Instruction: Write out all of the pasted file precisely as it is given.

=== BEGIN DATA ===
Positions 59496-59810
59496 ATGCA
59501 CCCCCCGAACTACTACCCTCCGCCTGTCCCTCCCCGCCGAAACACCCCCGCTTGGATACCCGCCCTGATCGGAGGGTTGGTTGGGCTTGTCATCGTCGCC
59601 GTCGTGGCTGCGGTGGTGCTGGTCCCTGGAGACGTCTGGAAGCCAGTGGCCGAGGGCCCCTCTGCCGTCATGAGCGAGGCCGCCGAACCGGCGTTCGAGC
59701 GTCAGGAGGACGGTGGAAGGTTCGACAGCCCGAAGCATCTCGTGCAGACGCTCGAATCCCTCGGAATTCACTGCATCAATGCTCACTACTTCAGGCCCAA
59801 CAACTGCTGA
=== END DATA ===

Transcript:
Positions 59496-59810
59496 ATGCA
59501 CCCCCCGAACTACTACCCTCCGCCTGTCCCTCCCCGCCGAAACACCCCCGCTTGGATACCCGCCCTGATCGGAGGGTTGGTTGGGCTTGTCATCGTCGCC
59601 GTCGTGGCTGCGGTGGTGCTGGTCCCTGGAGACGTCTGGAAGCCAGTGGCCGAGGGCCCCTCTGCCGTCATGAGCGAGGCCGCCGAACCGGCGTTCGAGC
59701 GTCAGGAGGACGGTGGAAGGTTCGACAGCCCGAAGCATCTCGTGCAGACGCTCGAATCCCTCGGAATTCACTGCATCAATGCTCACTACTTCAGGCCCAA
59801 CAACTGCTGA